A US District Court judge has awarded the city of Tempe, Arizona ownership of the citywide Wi-Fi network and a $1.8 million judgement against Commonwealth Capital Corporation.
In 2006, Tempe issued an RFP seeking bids for the creation of a municipal Wi-Fi network. The RFP was sent to 113 potential vendors, but in the end, only four (one of which was AOL) bid for the project. The winner was MobilePro. For details on the original winning bid and the scope of the Tempe muni WiFi project, read:
Gobility took over the network from Kite Networks (which was spun out of MobilePro and was running the Tempe network), however, it also ran into financial difficulty. The municipality took over the network in accordance with a clause in the contract.
Here is an excerpt from the city’s website about the details of the Tempe case against Commonwealth Capital Corp:
In 2007, MobilePro sold the system to Gobility Inc, which abandoned the network shortly thereafter. Part of Tempe’s contract with Gobility provided that if the company abandoned the system, Tempe would own all of the Wi-Fi nodes installed on Tempe’s street light poles. When Tempe tried to assert its ownership, CCC informed Tempe that it was, in fact, the owner of 667 of the 906 nodes. The company requested Tempe keep the nodes on the poles while it tried to sell the system. The City attempted to work with CCC to determine fair compensation for the use of the poles but the company refused to recognize its obligation to pay any rent.
Several buyers were interested in the Wi-Fi system, but CCC wanted nearly $1 million for its interest in the network. This made the sale of the system impossible since CCC really only owned the salvage value of the nodes, which was estimated to be less than $1,000.
In Feb. 2009, CCC sued Tempe for the return of the nodes it claimed to own, but the company dismissed its lawsuit in March 2011 right after the case was set for trial. As part of its answer to Commonwealth’s complaint, Tempe sued CCC for the rent due. It was Tempe’s claim for rent that resulted in yesterday’s verdict.
Tempe asked the jury to award rent at the rate of $450 per pole per month – or $300,000 per month for the six month period that CCC was actively trying to sell the Wi-Fi equipment installed on Tempe’s poles. The jury verdict awarded Tempe 100 percent of the rent requested in addition to ownership of the system. Sedwick accepted the jury’s advisory verdict and entered the judgment in Tempe’s favor. The City of Tempe now will explore potential uses for this network.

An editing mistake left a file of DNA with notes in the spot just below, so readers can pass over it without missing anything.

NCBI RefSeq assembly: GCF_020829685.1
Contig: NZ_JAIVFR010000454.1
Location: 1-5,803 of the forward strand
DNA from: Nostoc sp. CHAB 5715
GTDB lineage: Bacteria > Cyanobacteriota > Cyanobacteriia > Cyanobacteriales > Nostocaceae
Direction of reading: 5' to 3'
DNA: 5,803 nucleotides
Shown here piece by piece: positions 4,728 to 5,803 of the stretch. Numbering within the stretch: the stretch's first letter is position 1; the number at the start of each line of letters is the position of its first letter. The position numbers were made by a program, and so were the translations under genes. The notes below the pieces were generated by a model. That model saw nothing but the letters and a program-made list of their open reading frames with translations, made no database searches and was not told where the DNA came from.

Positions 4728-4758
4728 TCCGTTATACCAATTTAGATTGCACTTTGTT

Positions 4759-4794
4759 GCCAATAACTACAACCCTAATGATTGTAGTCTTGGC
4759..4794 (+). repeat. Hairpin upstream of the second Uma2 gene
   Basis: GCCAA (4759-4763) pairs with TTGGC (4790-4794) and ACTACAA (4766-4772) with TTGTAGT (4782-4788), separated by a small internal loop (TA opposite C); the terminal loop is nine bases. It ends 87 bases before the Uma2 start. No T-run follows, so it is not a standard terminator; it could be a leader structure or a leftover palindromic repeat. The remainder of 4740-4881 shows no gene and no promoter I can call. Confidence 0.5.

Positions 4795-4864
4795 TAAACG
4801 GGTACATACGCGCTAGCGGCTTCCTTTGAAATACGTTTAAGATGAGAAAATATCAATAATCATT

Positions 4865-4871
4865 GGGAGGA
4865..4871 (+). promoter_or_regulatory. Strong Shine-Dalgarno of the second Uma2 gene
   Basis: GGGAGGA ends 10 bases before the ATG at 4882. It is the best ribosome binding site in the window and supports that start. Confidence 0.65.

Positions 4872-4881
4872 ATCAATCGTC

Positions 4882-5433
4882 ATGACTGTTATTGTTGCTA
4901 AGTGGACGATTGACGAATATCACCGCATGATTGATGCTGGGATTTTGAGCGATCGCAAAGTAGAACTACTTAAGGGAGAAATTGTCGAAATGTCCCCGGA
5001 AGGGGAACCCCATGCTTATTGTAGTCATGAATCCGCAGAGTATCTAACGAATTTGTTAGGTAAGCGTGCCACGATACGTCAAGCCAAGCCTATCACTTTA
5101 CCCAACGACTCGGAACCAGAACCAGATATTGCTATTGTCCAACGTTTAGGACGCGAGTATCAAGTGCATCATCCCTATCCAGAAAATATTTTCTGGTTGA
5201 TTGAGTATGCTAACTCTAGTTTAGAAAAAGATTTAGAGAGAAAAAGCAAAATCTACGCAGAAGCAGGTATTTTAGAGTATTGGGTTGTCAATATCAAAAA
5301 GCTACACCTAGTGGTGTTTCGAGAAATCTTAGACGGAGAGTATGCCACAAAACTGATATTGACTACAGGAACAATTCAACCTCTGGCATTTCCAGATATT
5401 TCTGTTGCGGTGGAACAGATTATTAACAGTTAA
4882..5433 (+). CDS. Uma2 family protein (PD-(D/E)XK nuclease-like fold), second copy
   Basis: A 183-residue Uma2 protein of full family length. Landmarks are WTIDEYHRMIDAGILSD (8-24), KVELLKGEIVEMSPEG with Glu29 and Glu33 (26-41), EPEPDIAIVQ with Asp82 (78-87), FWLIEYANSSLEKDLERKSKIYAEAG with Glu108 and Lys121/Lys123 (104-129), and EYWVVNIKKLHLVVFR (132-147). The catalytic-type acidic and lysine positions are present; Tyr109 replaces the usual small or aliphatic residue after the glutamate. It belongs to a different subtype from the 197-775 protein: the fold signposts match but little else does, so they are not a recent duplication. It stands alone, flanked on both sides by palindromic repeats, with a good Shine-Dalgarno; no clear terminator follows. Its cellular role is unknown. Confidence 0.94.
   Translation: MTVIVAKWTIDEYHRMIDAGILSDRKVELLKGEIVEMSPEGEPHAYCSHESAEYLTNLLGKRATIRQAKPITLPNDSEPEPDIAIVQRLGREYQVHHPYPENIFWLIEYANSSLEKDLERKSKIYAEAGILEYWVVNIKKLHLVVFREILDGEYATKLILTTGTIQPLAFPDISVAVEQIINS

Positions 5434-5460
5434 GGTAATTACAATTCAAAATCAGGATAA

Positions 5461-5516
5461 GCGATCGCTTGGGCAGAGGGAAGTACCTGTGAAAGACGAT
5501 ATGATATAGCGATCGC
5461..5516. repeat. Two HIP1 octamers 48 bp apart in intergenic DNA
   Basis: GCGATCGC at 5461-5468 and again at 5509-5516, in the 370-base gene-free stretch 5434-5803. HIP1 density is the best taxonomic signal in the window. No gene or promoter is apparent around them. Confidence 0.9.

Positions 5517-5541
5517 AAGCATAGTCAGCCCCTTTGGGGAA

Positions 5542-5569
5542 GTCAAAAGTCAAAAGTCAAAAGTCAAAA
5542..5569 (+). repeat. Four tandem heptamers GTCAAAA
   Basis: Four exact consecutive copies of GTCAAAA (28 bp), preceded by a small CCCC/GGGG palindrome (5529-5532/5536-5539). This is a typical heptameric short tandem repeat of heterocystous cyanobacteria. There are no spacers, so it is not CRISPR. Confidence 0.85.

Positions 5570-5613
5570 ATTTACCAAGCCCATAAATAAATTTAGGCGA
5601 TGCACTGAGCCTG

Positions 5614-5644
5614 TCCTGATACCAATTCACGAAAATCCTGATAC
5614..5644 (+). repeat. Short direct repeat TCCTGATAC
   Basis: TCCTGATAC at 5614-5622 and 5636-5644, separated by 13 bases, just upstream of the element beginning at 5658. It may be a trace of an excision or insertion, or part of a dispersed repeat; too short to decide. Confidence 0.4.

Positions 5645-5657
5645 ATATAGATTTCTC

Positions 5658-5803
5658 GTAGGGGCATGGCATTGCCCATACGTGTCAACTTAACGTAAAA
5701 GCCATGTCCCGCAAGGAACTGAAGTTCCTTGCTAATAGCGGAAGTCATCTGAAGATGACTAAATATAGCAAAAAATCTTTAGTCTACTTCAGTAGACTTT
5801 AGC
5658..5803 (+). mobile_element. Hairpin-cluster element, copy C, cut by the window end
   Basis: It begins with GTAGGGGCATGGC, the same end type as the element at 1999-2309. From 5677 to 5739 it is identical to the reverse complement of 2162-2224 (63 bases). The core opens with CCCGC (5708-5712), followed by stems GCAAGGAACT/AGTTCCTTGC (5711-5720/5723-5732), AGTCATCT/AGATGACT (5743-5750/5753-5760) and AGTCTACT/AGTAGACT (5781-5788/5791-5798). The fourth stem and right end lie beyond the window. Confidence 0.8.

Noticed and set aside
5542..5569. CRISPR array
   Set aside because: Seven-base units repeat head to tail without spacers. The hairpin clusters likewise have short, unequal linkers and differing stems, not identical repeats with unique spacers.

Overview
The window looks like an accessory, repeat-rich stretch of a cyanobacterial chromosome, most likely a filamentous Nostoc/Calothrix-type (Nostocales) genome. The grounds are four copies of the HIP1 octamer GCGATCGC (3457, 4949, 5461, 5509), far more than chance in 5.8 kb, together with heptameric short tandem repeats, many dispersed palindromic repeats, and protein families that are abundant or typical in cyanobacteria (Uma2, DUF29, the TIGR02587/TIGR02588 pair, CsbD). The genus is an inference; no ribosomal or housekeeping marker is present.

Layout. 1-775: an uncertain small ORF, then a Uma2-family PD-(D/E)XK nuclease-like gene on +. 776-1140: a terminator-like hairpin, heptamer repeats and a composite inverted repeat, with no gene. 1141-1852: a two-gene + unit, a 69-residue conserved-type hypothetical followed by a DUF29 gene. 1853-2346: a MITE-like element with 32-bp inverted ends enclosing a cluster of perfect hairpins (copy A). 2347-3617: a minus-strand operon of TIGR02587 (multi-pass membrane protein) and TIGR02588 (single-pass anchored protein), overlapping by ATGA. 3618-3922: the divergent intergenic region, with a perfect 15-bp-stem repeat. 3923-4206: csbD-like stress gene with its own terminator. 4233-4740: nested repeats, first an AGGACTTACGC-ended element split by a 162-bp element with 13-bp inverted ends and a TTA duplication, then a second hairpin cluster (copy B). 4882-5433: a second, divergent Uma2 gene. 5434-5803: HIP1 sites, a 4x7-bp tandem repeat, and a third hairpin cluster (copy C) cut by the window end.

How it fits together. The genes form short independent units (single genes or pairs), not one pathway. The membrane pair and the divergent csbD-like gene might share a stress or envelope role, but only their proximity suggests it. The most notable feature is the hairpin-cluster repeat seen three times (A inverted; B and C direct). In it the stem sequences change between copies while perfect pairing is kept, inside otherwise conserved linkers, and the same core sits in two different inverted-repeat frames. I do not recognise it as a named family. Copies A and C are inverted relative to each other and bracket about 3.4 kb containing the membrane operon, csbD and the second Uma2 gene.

So you ask: what exactly is the value of the network, meaning, the Wi-Fi nodes on the lampposts? Very little, as it is older wireless mesh equipment that many claim did not deliver adequate performance (not enough density of access points per square mile). In addition, at the time that the network was deployed, there were no iPhones and other smartphones.
What should Tempe do now?
Tempe is a city that is spread out over a large area, therefore, a successful public Wi-Fi deployment should focus on: (1) downtown or other locations where a lot of smartphone users will log on; or (2) municipal use (for wireless video surveillance or public utilities, traffic management, and so on). Either way, the city will need to pay someone to continue running the network or spend money to run the network itself. They will need to upgrade the equipment and get subscribers (if they go with option 1).
Unlike the Minneapolis citywide Wi-Fi network which was deployed and is in use, Tempe did not want to pay the provider, MobilePro, any money for the network, so MobilePro had to rely on subscriptions and advertising, both of which did not generate enough revenue to let it remain in business.
It will be difficult for a wireless ISP to make money off the network unless the ISP already has some kind of existing base of customers (i.e. if it is a telco or cable provider) and WiFi access in Tempe is an add-on that will either generate more cash from those customers or keep them from migrating to a competitor. I don’t believe that Tempe has a dense enough user base of people with smartphones to make a self-standing Wi-Fi network in that city a profitable operation.
Towerstream in NYC has deployed a wholesale Wi-Fi network designed for mobile operators who want to offload data traffic from 3G to Wi-Fi. But it is in NYC, which has a greater density of smartphones users, and even that network is not in every corner of NYC, just in the areas where it is most needed.